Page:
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Top Pick: New Year's Eve in Bratislava - not just for locals

"We Enjoy Being Bratislavans" is the theme of this year's Silvester (New Year's Eve) celebration in the capital's streets.
While it means the citizens of Bratislava have no need to seek fun outside the capital's borders, it also invites outsiders of all descriptions to come to the town and welcome the arrival of the New Year with leading Slovak and Czech musicians.
"The whole town will come alive with music. The slow rhythm will intensify around midnight, when it culminates in the popping of champagne corks," said Vlado Talian, one of the music programmers.


Slovak pop star Miro Žbirka rocked the capital's streets last year.
photo: Courtesy: Hlava '98

"We Enjoy Being Bratislavans" is the theme of this year's Silvester (New Year's Eve) celebration in the capital's streets.

While it means the citizens of Bratislava have no need to seek fun outside the capital's borders, it also invites outsiders of all descriptions to come to the town and welcome the arrival of the New Year with leading Slovak and Czech musicians.

"The whole town will come alive with music. The slow rhythm will intensify around midnight, when it culminates in the popping of champagne corks," said Vlado Talian, one of the music programmers.

At Main Square, 11 Czech and Slovak bands, most of them promising special surprises, will rock the stage under the historical Town Hall. The chart sounds to shake the party crowd will be mixed at a rock party on Michalská Street. A variety show on the skating rink on Hviezdoslavovo Square could prove a relaxing switch from the crowded streets in the town's heaving core.

The event's headliner at the Main Square, the Slovak band Vidiek (Countryside) - a quintet with catchy and sometimes hilarious songs about Slovak village life - promise a lively show as usual, from 23:00 to midnight. The band's lead singer, Ján Kuric, will unwrap the act after a concert performance from Slovakia's most famous singer, Jana Kiršner, which starts at 22:20.

African dancers and fire eaters will jump to the stage with the Czech band Šum Svistu around 21:00. Their electrifying music, including percussion instruments, tam-tams, cymbals and tambourines, along with the band's colourful costumes, will evoke a tropical atmosphere in the freezing cold.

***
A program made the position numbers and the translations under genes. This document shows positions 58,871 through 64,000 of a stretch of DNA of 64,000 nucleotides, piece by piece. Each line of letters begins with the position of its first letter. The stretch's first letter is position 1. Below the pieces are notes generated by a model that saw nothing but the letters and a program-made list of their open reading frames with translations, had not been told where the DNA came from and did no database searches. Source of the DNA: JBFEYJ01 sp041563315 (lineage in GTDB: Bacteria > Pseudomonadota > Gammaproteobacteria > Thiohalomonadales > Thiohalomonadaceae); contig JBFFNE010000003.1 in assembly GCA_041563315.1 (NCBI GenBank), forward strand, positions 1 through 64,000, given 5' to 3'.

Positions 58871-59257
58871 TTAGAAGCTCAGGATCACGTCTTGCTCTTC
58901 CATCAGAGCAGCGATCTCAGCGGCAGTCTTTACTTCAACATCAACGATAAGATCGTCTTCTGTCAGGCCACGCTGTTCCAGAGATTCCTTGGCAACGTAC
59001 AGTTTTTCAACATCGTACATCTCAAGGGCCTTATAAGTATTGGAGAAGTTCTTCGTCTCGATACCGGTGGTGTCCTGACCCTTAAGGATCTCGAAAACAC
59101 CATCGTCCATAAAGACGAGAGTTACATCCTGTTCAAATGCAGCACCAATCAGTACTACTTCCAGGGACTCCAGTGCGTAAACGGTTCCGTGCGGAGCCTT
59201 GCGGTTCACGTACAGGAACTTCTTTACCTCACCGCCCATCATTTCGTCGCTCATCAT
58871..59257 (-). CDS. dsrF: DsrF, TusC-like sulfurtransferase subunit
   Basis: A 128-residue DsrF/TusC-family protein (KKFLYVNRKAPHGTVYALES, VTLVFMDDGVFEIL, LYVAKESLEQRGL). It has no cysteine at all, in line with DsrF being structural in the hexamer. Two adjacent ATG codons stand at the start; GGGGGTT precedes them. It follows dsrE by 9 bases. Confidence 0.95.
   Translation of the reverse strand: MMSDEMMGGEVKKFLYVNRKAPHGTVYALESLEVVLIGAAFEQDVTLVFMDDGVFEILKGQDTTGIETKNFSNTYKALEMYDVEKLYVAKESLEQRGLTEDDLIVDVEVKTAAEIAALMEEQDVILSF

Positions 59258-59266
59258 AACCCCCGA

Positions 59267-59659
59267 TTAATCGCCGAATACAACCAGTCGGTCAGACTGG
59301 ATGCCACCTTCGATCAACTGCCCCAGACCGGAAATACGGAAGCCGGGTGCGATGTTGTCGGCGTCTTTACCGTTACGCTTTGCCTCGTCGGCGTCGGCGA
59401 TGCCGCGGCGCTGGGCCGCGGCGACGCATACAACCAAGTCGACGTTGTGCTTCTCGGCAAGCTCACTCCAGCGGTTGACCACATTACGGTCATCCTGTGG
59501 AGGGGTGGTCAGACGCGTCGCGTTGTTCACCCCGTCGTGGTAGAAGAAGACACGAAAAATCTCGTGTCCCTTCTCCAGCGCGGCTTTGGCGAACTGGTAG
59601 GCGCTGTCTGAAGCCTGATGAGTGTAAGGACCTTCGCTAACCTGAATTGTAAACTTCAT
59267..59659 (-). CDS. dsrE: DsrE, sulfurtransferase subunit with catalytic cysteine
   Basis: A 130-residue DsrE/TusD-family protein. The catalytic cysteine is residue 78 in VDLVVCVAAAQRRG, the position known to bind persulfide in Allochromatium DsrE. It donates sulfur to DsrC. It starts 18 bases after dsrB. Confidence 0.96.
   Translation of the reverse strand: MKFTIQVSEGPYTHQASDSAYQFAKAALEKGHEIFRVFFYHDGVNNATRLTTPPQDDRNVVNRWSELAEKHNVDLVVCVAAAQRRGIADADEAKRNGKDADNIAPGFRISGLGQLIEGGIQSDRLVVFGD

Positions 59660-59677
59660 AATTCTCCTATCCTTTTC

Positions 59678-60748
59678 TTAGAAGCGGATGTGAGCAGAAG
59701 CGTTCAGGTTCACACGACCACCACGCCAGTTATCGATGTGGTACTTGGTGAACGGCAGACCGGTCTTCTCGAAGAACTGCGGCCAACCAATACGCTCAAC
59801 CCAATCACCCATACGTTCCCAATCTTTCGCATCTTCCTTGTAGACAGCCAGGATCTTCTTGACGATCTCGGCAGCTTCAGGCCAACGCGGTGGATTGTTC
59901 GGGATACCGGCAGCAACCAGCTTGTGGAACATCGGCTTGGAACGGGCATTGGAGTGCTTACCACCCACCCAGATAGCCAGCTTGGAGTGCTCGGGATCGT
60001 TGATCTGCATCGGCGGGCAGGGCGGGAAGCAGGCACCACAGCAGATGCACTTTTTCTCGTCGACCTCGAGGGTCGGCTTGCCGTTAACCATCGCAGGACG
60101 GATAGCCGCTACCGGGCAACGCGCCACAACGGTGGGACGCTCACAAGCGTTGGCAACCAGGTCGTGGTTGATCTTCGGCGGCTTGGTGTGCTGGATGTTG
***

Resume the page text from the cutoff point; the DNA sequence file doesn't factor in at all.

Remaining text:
More than 70,000 people regularly come to celebrate New Year's Eve in Bratislava.
photo: Courtesy: Hlava '98

"They will bring the summer sun to this winter season," said Paľo Murín, Talian's colleague. A transvestite show will follow after the Šum Svistu concert.

Murín recommends performances by Slovak musicians Pavol Hammel and Peter Nagy, both of whom will revive their legendary songs. For the first time in five years, Hammel will rejoin his former band Prúdy at 19:40.

Nagy with his band Indigo will go back to the mid 1980s, an hour after midnight. Despite his largely Slovak appeal and somewhat dated songs, Nagy's catchy refrains, such as Láska je tu s nami (Love is here with us), will easily ring foreigners' ear bells.

Fifteen minutes after midnight, Slovak rock band Hex will step out with their exclusive show. With songs prepared specifically for this occasion, they will host famous actors, including Csongor Kassai, who must be tired after being cast in practically every Slovak movie in 2001, along with Richard Stanke and Slávka Halčáková.

Easy going jazz music played by Požoň Sentimental will start the Main Square's celebration at 17:00, followed by the Jewish tunes of the Pressburger Klezmerband. The mood will be later switched by Ján Berky Mrenica Jr.'s Gypsy dulcimer and string band, the Devil's Violin.

Approaching midnight, New Year's Eve surprises will intensify until the very jump from the old calendar into the new one. Shortly after, a huge fire works display from the castle hill will sparkle the night's sky.

The rock party on Michalská starts at 19:00 and the disco on the Hviezdoslavovo square skating ring at 14:00. Refreshment stands scattered around the town core will offer traditional Slovak mulled drinks and food. Access to the Old Town will be provided through Panská, Gorkého, Laurinská, Františkánska and Hviezdoslavovo Square. Michalská Street will be open only as an exit.

By Zuzana Habšudová

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